Gazprom is faced with a sharp decline in revenue from selling gas on foreign markets, according to statistics from the Bank of Russia on the balance of payments for the second quarter, reports finanz.ru.
Between April and June, the gas trade brought Russia only $8.7 billion in foreign currency earnings.
Compared to the first quarter ($14.1 billion), the influx of “gas dollars” has fallen by 38.2% (20% in annual terms) – a two-year low.
In the last decade, Gazprom has only earned less on one occasion – in summer 2016 ($6.5-6.6 billion per quarter), when the gas prices in Europe plummeted to a 12 year low.
For Gazprom this has been a double whammy: not only is it faced with a marked decrease in export volumes, the price has also decreased.
In the first quarter, the volume supplied to Europe dropped by 10%, and although there was growth in the second quarter, the annual figure was 6% in the negative.
Gazprom experienced a collapse in demand in Turkey, which virtually halved its purchase quantity (to 4.4 billion cubic meters in the first quarter), setting a low since 2010.
Consequently, for the first time in history, Russian gas lost to its competitor, Liquefied Natural Gas (LNG): In January 2019, the Turkish operators bought 1.84 billion cubic meters from Gazprom, but 2.34 billion of LNG, and in February, 1.2 billion as opposed to 1.69 billion.
Spot gas prices in Europe began to decline in October last year and were in the region of a multi-year low by April, and the price is yet to recover: At the largest gas trading point, the TTF in the Netherlands, gas with immediate delivery is selling for $120-130 per thousand cubic meters.
Contracts for the coming winter cost significantly more – $200. Nevertheless, Gazprom predicts that the prices will still underperform: the company had budgeted for $230-250.
The price forecast for Gazprom is pessimistic, observes Alfa-Bank analyst Artem Korytsko: In 2019, LNG shipments from the US entered a period of maximum growth in the first wave of projects, and this has already led to a sharp increase in LNG’s share in Europe’s imports – from 10% to 20%.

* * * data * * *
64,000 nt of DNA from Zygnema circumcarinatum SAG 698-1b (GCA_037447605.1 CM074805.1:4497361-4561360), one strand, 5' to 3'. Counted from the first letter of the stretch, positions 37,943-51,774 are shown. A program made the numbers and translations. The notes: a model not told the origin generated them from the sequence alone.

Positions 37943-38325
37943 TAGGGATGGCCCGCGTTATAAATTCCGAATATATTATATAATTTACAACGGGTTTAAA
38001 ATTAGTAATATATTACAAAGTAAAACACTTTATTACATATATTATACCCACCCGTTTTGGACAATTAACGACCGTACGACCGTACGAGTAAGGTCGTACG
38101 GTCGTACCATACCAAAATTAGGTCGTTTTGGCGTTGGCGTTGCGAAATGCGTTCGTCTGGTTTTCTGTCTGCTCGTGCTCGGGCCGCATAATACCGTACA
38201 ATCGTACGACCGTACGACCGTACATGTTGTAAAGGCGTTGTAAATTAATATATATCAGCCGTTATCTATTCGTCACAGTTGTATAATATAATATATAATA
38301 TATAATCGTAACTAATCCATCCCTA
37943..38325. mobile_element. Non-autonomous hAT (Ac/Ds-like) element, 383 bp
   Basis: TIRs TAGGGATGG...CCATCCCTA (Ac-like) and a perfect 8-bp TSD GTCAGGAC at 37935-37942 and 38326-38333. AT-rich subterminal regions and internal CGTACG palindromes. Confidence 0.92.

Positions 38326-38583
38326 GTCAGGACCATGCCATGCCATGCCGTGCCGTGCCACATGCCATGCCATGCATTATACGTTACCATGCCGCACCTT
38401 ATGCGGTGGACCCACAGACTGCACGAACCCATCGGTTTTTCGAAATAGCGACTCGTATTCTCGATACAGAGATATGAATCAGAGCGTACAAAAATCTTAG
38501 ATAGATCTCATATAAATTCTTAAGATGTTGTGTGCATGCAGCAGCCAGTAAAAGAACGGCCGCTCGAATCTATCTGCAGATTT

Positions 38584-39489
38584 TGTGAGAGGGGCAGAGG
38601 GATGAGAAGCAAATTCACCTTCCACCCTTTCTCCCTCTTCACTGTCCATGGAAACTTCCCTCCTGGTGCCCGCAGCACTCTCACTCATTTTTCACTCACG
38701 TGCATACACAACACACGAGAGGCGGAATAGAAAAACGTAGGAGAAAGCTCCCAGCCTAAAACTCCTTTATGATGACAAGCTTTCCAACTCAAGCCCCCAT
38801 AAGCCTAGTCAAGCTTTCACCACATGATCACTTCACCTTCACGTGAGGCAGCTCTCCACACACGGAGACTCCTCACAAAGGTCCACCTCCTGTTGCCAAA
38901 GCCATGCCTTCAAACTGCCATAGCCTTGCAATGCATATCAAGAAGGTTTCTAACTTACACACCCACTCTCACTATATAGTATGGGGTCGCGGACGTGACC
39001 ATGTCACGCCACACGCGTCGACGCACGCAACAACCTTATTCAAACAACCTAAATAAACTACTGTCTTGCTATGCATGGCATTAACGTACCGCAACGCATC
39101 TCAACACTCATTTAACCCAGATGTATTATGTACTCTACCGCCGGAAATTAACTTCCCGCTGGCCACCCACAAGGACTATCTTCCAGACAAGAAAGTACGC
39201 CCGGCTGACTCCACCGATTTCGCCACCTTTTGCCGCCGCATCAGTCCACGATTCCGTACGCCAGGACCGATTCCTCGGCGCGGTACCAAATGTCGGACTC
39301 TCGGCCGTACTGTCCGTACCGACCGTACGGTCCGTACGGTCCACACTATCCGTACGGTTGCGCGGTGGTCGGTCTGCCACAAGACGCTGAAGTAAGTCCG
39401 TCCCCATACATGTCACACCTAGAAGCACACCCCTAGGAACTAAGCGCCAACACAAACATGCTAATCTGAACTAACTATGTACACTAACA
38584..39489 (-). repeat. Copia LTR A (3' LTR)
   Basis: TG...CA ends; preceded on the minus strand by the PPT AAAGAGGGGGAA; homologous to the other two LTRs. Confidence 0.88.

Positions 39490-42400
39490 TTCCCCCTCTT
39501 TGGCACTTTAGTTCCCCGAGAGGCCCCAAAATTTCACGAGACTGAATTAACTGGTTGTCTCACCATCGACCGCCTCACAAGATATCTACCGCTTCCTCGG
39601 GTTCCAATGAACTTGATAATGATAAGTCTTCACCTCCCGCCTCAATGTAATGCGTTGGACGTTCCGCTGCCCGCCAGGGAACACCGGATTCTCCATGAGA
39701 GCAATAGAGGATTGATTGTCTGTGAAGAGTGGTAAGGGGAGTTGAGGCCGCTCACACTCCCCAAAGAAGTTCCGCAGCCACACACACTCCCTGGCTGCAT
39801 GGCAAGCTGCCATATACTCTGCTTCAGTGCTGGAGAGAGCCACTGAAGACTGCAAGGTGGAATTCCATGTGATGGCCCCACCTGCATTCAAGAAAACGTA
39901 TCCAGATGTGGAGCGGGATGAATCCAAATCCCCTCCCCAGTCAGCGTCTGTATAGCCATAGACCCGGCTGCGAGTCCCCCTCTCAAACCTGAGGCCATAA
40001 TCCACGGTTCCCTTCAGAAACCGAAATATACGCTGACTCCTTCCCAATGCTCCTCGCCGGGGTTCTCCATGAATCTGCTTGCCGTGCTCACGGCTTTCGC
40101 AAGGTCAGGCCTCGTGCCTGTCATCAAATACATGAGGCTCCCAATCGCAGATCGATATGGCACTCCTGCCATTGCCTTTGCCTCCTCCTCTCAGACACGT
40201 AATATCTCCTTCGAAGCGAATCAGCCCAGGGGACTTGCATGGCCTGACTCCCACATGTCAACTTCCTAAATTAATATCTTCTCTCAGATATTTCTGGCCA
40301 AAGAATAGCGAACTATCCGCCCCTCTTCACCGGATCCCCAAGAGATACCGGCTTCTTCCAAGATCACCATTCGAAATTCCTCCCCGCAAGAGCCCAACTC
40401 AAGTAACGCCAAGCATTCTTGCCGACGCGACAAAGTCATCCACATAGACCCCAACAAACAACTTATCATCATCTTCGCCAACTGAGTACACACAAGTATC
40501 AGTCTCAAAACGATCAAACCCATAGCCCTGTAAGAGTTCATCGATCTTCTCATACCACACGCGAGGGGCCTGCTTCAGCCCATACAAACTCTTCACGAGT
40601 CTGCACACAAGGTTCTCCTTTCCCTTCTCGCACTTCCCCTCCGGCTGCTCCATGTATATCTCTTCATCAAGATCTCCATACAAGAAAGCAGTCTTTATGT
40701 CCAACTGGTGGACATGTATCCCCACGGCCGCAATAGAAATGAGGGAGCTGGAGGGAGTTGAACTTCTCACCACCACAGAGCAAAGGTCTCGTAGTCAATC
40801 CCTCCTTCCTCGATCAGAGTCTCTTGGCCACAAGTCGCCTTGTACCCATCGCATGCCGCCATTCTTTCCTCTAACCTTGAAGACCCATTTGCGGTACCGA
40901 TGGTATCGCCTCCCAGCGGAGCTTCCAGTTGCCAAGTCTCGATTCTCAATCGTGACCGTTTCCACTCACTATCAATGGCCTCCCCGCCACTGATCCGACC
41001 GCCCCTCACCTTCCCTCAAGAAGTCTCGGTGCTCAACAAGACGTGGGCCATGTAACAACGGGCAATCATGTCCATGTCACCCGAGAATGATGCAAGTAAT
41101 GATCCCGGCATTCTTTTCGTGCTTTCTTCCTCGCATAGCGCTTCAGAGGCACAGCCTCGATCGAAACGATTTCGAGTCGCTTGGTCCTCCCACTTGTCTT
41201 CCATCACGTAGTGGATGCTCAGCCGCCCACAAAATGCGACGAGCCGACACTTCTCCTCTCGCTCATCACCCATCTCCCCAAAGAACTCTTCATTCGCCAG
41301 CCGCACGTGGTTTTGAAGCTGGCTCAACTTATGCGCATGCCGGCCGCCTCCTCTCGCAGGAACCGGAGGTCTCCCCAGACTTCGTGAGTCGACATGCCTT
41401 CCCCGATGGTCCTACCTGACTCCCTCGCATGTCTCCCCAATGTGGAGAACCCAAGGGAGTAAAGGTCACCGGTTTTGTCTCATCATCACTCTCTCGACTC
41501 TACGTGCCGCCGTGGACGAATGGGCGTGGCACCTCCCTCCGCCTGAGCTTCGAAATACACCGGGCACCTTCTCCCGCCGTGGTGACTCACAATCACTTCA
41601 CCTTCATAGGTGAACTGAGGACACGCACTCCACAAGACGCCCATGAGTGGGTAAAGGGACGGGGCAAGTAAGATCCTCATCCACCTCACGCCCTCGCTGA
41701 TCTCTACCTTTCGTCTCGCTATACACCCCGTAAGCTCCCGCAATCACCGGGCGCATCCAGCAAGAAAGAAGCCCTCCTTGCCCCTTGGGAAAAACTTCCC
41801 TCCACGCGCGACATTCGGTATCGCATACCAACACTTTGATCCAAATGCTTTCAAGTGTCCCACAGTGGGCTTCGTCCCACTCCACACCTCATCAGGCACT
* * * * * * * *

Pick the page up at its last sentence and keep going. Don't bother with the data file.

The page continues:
The uncertainty of gas transit through Ukraine is forcing buyers to prepare themselves by stocking up their underground reservoirs, which will support Gazprom’s sales in the second half of the year, write analysts from Aton. However, gas reserves are at an all-time high, and all the storage capacity will be exhausted by August.
Prices on Gazprom’s contracts follow the spot prices with a lag of 6-9 months, Aton notes: This puts pressure on the company’s financial results, which could underperform by $5 billion in terms of EBITDA ($36.2 billion, -12%).
The shortfall in gas revenue has affected Russia’s balance of trade and payments: the surplus of the former declined by 15% (from $46.8 to $39.7 billion), and that of the latter by nearly two thirds (from $33.7 to $12.1 billion in the second quarter). In June, the balance of currency flows was actually negative, observes chief Alfa-Bank economist Natalia Orlova: the economy spent $1 billion more than it earned.